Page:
Until then, Ebbets Field was my cathedral and passion for the Dodgers my faith. One thing about Rickey was that he understood the extraordinary hold the team had on its fans. When he was forced out by Walter O'Malley—he who kidnapped the team and fled to LA (Old joke: An armed Brooklyn man enters a bar and sees Hitler, Stalin and O'Malley: Who does he shoot?)—he wrote about his years in Brooklyn.
"They were wonderful years. A community of over three million people, proud, hurt, jealous, seeking geographical, social, emotional status as a city apart and alone and sufficient. One could not live for eight years in Brooklyn and not catch its spirit of devotion to its baseball club, such as no other city equaled. Call it loyalty and it was."
He was referring to a tradition where speed and technology could never quite supplant his ingrained nineteenth century deep-seated belief that baseball, and the profound city-loyalties it fostered, symbolized continuity in a world fractured by irreparable disruption and unforgivable high crimes. How, he once asked in a speech, can anyone explain the murders of one and a half million Jewish children by the Nazis and their allies?
In 1936, I saw my first Brooklyn Dodger game with my Hebrew school class, shepherded by our rabbi's brother, sadly a Yankee fan. Bucky Walters, a Philly third baseman converted into a pitcher with a windmill motion faced my favorite, Fred Frankhouse, the idol of Port Royal, Pennsylvania. After the game I broke loose from my classmates and planted myself near the door to the Dodger clubhouse and cornered Frankhouse for his autograph. He signed my scorecard and told me I was a nice boy. In 1989, when I read he had died I sent his family a sympathy card and audaciously signed it, "a loyal Brooklyn and Frankhouse fan since 1936."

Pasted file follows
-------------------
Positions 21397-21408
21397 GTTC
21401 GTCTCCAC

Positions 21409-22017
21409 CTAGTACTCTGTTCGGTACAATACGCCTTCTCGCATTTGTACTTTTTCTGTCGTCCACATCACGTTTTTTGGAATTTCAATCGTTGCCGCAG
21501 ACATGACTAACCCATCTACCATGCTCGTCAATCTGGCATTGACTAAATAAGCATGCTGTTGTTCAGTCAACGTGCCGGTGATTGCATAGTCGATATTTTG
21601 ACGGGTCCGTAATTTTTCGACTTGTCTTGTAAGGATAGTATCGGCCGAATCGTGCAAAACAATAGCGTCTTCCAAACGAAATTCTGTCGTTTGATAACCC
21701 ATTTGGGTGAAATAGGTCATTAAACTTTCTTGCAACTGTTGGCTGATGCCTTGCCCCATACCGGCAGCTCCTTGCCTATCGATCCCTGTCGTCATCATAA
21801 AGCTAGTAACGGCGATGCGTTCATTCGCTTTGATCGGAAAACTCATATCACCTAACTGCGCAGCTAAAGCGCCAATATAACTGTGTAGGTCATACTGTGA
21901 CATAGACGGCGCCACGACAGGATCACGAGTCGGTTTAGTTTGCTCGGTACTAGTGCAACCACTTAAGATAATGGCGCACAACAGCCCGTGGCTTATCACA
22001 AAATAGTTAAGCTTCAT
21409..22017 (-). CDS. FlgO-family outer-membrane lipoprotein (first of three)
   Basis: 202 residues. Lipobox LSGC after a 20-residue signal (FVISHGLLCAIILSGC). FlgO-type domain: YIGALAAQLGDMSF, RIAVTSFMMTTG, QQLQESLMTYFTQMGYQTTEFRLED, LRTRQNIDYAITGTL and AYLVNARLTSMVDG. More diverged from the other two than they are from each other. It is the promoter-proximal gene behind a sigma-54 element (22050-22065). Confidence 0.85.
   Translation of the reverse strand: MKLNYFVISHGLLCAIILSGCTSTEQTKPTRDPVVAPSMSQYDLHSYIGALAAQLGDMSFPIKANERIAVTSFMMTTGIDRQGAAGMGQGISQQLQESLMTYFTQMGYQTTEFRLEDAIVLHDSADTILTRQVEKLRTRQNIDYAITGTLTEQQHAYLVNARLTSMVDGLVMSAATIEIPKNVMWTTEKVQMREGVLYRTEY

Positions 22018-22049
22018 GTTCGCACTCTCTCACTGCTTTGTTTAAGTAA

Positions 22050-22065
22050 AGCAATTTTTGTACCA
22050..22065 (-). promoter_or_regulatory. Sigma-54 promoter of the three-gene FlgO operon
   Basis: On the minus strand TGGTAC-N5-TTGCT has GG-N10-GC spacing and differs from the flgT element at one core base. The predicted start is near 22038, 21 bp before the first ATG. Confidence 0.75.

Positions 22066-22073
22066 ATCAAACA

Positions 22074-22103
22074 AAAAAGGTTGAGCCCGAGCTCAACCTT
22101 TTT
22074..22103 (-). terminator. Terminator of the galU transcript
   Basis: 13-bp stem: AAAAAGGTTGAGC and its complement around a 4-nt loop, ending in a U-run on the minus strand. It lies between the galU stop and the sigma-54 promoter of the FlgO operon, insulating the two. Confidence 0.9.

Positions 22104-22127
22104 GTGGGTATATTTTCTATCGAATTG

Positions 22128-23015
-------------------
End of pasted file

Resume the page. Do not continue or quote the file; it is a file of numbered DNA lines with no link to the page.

By the next year or so, with money I had earned as a delivery boy for a delicatessen and a Garment Center company, and regularly fortified with a sandwich and banana provided by my mother who had somehow begun to understand what baseball meant to me, I took the subway to Ebbets Field and sat alone in the bleachers.
I've never forgotten certain special players now ancient history like Gene Hermanski, the first Dodger to welcome Robinson and whose photo appears with Rickey on the cover of my hardcover book and who tried unsuccessfully to get all the players to wear Robinson's number 42 because of threats against his life; slugger and Hall of Famer Joe Medwick who came from the Cardinals in a trade pushed by cheapskate Cardinal owner Sam Breadon and executed by cheapskate Cardinal GM Branch Rickey and was promptly accidentally beamed by Cardinal pitcher Bob Bowman; third baseman Joe Stripp, dubbed without imagination by a sportswriter "Jersey Joe" because he came from New Jersey and whose major contribution was being traded for four players for Durocher; catcher Babe Phelps who was afraid to fly and preferred trains and buses; Luis Olmo, the team's first Puerto Rican position player; Ralph Branca, who surrendered the infamous homerun to the Giant's Bobby Thomson in 1951 (the Giants stole the Dodger catcher's signal by telescope, as the Wall Street Journal reported a half century later), and was an early supporter of Jackie Robinson; Canadian outfielder Goody Rosen and Brooklyn-born pitcher Harry Eisenstat, my favorite Jewish players (there weren't many but Branca later revealed he had a Jewish mother) and Chris Hartje, an obscure backup catcher in 1939, who hit a double before leaving baseball forever, drafted into the Army preparing for WWII.